Issues abound on every project ever managed since the beginning of time. No project is executed so perfectly that no issues arise. And even if everything is running smoothly on all cylinders, there will still be issues that come up that are beyond the control of the project manager, team and other stakeholders…. there are just too many variables that come in to play on each engagement for issues not to arise. So basically, no matter what you do, no matter how well you plan, no matter how experienced you are and no matter how hard you try, you will never ever run a project that does not experience some issues along the way that must be documented and managed.
The nature of issues
Issues can be big or small, but if they are left unmanaged they will almost always become problematic and threaten to bring the project down. The experienced and prepared project manager will proactively document and manage project issues and assign them just like tasks in a project schedule. And they will also review them and track them just like anything else on the ongoing project status report and discuss them – at least the big ones – at every project status meeting with the key stakeholders and assigned resources.
Documenting and managing the issues
The first thing you’ll want to do as part of the issues management process is to create an issues list. The issues list does not need to be complex… in my opinion the simpler the better because then it will be something easy to use, easy to comprehend and easy to keep up to date.
The list will capture any issues that need resolution or any actions that need to be completed that cannot be captured in the project schedule, which you’ll develop later during the planning phase. The issues list is set up and managed by the project manager and can generally simply in spreadsheet form though you should tailor what tool you use to however it works best for you to manage it and disseminate the information to your team and customer.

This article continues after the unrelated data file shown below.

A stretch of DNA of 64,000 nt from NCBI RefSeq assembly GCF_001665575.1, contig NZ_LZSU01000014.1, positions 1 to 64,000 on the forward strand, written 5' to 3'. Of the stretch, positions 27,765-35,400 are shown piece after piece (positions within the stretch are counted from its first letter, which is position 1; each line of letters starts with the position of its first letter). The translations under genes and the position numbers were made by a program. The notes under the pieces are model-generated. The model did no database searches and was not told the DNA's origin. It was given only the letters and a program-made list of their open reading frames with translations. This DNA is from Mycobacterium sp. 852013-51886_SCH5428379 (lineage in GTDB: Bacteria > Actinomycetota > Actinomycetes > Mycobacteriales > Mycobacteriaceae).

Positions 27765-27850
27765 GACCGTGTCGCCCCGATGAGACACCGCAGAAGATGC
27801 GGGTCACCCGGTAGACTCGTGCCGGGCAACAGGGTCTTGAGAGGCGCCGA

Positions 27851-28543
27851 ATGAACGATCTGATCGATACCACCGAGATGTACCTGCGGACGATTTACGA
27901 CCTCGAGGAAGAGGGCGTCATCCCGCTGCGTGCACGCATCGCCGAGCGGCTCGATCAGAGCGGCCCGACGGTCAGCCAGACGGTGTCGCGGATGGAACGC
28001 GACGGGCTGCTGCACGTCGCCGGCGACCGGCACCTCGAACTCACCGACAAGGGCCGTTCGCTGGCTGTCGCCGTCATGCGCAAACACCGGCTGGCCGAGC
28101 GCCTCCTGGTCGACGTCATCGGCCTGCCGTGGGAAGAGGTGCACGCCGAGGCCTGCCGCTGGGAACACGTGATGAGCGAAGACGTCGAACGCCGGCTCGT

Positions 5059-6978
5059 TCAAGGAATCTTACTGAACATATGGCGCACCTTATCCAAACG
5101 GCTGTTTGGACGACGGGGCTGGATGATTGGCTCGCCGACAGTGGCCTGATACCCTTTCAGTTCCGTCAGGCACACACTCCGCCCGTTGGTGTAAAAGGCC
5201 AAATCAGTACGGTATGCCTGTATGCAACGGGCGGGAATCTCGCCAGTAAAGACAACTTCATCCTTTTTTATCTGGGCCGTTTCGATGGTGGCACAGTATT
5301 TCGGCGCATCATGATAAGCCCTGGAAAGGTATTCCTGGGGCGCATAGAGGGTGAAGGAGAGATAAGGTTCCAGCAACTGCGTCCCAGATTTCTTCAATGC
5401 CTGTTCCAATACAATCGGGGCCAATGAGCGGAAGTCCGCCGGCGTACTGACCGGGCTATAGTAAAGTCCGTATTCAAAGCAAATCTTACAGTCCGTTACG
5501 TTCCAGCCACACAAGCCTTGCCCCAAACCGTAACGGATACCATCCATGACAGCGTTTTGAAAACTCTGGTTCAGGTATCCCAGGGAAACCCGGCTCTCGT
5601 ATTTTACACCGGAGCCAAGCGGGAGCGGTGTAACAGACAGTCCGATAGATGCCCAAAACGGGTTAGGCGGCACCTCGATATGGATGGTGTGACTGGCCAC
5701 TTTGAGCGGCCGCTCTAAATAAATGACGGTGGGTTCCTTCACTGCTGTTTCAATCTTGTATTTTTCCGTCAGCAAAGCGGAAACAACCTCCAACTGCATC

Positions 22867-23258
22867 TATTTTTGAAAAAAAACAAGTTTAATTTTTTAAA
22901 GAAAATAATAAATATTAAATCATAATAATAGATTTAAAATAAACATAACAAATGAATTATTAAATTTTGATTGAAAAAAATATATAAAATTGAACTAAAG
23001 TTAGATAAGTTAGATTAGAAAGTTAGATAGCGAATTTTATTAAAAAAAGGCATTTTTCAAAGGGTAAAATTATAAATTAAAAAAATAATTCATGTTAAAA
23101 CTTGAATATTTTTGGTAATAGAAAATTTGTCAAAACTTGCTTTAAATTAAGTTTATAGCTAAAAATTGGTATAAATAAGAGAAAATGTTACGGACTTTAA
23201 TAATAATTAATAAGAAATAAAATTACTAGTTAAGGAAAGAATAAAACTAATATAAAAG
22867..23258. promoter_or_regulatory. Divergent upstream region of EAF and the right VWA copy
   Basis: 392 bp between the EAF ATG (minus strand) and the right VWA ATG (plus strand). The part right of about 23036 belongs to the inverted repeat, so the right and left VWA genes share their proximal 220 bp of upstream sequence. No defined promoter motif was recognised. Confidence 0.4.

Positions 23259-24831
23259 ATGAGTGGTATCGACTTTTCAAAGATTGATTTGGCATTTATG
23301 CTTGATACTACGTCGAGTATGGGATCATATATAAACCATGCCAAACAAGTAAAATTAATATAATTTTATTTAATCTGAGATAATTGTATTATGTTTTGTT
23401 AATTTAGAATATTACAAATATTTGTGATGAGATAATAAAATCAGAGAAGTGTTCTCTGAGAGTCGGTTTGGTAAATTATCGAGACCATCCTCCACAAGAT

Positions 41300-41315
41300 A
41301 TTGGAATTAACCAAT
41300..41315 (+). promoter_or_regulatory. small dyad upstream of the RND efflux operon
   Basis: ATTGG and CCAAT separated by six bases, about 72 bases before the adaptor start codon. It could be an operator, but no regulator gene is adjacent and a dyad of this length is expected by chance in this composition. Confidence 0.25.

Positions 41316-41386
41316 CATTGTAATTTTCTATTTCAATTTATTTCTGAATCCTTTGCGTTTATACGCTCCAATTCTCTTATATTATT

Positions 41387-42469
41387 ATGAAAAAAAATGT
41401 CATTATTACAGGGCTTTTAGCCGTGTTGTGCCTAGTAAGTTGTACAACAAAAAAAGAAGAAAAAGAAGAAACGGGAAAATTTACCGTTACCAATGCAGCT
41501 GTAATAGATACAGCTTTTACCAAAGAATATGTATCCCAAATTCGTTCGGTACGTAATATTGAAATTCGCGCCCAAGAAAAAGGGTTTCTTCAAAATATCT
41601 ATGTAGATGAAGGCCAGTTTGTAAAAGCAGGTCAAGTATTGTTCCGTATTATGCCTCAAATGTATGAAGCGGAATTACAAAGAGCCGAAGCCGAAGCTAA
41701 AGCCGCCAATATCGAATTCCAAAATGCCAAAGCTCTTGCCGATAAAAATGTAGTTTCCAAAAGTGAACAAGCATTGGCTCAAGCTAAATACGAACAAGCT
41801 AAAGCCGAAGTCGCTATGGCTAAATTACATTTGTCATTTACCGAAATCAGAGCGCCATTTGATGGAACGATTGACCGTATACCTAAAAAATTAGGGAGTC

Again, a simple layout is best, in my opinion. In all it should just need to be a few columns…likely in a simple spreadsheet format. The first column would be a unique identifier – a sequential number. However, depending on the complexity of the project, it may make sense to use a combination of alpha and numeric characters to differentiate between areas of the project or end solution.
In the next column write a brief description of the issue or action item required. What exactly must be resolved? Next, who is it that needs the issue resolved? Whose problem is it? Then record the name of the person on the team who is accountable to resolve the issue. He or she may or may not resolve the issue alone, but he or she needs to get the issue resolved. (Because we need someone from the team – delivery or customer team – to be responsible, the person whose job it is to get the issue resolved must be on the team.) Next, when is the resolution needed? Set a date. The last two columns are filled in after the issue has been resolved.
In Part 2 of this two part series on making issue tracking simple…but actually doing it…we will discuss the ongoing usage and monitoring of the list with your customer, project team and key stakeholders.